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Romans and Romance

Latin is the language of the Romans. It is the parent of the Romance languages. "Romance", from the Latin word Romanicus, means "Roman in type", "after the Roman model". Italian, French, Spanish, Portuguese, Rumanian (= Roman-ian), and other tongues are Romance languages. English, by contrast, is a fundamentally Germanic language. Nonetheless, even as the sway of Rome itself declined, Latin ascended as the language of the Church in the West and as the language both of commerce and of learning throughout Christendom. Latin became the lingua franca (mirabile dictu) throughout Europe, including Saxon and Norman England where Latin was cultivated with increasingly high skill and made its mark on the local language. Because of this broad influence, and because of the heavy determination of English in the eleventh and twelfth centuries by Romance Norman French, Latin has exercised a far-reaching power on the development of the English language.

Latin and English

It is extremely difficult, if not impossible, to express oneself in English without employing Latin. It is certainly a challenge to articulate a conception of significant complexity in English without using Latin nouns, verbs, adjectives, and adverbs in abundance. Approximately 65% of English words are Latin derivatives. The symbol % means, of course, "per cent", from the Latin per centum, "by the hundred", "for every hundred". Discounting words of one or two syllables, many of which are Germanic, more than 90% of the English lexicon stems from Latin. The study of Latin produces immeasurable benefits for a conscientious student. You may consider yourself fortunate if you have had the opportunity to explore this fabulous and exciting terrain. You are not likely to waste time congratulating yourself or thinking yourself special, however, for you will have learned that your time is better spent in study than in preening, and you will be too eager to return to your Ovid and Tacitus to stop to compliment yourself on yesterday's accomplishments. Notice that the italicized words in this paragraph are Latin inheritances.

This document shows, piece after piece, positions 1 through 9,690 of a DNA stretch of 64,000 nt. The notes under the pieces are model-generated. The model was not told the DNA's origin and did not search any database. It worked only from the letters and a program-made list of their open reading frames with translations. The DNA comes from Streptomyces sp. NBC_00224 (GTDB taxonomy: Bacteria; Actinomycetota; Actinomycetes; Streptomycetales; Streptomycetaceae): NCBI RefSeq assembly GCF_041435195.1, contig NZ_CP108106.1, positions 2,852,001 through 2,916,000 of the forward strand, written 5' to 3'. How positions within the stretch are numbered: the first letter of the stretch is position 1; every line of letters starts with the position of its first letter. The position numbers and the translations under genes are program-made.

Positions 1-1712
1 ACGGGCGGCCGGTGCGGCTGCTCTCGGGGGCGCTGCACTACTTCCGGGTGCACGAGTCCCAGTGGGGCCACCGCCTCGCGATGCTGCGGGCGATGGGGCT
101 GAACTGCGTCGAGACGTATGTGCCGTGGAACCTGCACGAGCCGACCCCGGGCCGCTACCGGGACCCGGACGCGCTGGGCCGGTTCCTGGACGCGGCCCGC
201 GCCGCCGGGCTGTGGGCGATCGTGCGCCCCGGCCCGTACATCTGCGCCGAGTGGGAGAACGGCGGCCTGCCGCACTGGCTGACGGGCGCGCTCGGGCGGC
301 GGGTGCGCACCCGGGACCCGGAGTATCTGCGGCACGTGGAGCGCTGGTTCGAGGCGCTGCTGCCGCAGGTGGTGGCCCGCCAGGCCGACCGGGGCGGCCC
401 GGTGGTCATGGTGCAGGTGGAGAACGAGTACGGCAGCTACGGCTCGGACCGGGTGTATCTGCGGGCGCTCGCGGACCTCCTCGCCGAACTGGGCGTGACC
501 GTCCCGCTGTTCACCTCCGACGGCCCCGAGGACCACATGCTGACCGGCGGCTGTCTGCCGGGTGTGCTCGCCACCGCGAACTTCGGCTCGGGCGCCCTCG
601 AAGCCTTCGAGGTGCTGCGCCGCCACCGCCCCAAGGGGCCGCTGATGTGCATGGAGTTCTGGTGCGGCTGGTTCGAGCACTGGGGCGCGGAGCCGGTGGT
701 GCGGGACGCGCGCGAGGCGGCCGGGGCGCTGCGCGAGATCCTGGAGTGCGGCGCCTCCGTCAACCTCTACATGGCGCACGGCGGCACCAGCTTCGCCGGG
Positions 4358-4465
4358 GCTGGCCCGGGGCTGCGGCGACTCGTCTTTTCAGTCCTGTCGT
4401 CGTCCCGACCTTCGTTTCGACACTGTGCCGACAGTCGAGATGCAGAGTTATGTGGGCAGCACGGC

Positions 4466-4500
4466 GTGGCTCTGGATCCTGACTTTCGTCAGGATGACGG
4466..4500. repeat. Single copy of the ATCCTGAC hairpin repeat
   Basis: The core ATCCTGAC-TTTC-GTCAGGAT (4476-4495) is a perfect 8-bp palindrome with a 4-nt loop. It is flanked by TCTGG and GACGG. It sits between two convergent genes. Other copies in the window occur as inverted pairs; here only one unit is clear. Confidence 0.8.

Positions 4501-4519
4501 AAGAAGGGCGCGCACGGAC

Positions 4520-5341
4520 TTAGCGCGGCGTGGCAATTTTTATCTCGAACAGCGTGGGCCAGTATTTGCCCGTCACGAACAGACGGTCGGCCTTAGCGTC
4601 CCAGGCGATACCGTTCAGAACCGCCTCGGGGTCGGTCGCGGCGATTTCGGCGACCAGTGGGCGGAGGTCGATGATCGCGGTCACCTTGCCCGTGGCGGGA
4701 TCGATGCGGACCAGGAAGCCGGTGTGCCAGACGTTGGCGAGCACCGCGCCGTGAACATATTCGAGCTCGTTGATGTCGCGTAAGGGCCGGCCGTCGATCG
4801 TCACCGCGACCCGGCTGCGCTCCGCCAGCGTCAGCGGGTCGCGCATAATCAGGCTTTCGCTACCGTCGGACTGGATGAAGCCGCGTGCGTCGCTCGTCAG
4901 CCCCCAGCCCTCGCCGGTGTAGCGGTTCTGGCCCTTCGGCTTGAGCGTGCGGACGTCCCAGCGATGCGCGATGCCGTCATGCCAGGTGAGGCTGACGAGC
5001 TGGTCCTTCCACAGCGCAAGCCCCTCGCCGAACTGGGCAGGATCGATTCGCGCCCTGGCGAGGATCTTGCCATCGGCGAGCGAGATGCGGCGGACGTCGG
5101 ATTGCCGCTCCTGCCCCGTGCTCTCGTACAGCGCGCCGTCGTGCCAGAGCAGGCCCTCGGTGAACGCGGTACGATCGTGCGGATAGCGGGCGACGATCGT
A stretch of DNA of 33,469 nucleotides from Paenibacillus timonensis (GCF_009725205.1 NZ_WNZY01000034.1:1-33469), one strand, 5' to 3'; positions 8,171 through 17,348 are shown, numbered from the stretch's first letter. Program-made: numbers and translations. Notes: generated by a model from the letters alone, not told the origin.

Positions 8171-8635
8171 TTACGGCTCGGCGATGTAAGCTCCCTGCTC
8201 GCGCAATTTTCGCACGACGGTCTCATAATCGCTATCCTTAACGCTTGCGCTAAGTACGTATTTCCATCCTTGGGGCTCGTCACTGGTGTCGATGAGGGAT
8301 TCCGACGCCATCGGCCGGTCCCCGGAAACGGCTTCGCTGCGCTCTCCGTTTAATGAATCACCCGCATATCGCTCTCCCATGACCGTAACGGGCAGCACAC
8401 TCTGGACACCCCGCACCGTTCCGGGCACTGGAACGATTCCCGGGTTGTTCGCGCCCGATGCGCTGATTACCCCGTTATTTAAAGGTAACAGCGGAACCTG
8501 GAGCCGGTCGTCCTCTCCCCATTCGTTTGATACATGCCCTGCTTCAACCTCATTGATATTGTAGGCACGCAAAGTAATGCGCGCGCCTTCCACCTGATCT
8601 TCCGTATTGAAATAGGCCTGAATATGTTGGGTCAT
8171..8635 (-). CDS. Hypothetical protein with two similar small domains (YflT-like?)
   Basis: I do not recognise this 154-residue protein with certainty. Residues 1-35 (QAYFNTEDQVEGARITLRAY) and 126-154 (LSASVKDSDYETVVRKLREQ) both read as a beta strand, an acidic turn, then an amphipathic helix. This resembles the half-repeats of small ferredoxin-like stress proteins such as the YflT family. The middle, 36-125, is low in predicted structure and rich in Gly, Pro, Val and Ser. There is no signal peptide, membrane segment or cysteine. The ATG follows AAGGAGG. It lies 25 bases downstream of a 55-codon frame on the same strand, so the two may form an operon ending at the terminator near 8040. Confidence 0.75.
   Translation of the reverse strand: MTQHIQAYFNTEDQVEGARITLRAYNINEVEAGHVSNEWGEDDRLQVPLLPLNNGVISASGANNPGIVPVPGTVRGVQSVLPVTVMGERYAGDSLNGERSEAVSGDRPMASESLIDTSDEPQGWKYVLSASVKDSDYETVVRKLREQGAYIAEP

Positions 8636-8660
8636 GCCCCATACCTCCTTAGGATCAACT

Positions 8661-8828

Latin and our Heritage

The English alphabet is by and large the Roman alphabet. The forerunners of European and American legal, constitutional, and administrative practice are Roman. The Founding Fathers of the American Republic were steeped in the language and literature of Rome, and the conceptions underlying our Constitution owe much to their study of that literature and to their understanding of Roman history as well as of Greek. The western genius for engineering is Roman. The great traditions of European and American letters descend from and repeatedly hark back to the Romans and through them to the Greeks. The same is true of ecclesiastical literature. When not Greek, the technical vocabularies of natural science, medicine, philosophy, and law are Latin in origin. In learning to speak English, therefore, we have already begun to learn Latin, and in studying Latin we learn to understand the English language ever so much better than we could hope to do without learning Latin.

Latin and Lancaster

"Lancaster", by the way, is a Latin word. It is compounded of a Latinized spelling of Lon: the Celtic name of the river flowing through the castra: the fortified Roman camp and the town that sprang up around it in northwestern England, where today lie the original City of Lancaster and the River Lune. "Lancaster" means the "military camp on the Lon".

Enjoyable and Rewarding

As with Greek, so with Latin, The Lancaster Center for Classical Studies employs methods of instruction designed to make this fundamental and pervasive ingredient in the English language accessible and its study inviting and enjoyable for active, eager learners. We offer courses at the introductory, intermediate, and advanced levels, culminating in the opportunity to read in their own words the great works of Caesar, Cicero, Vergil, Livy, Ovid, Jerome, Augustine, Boethius, and many others.

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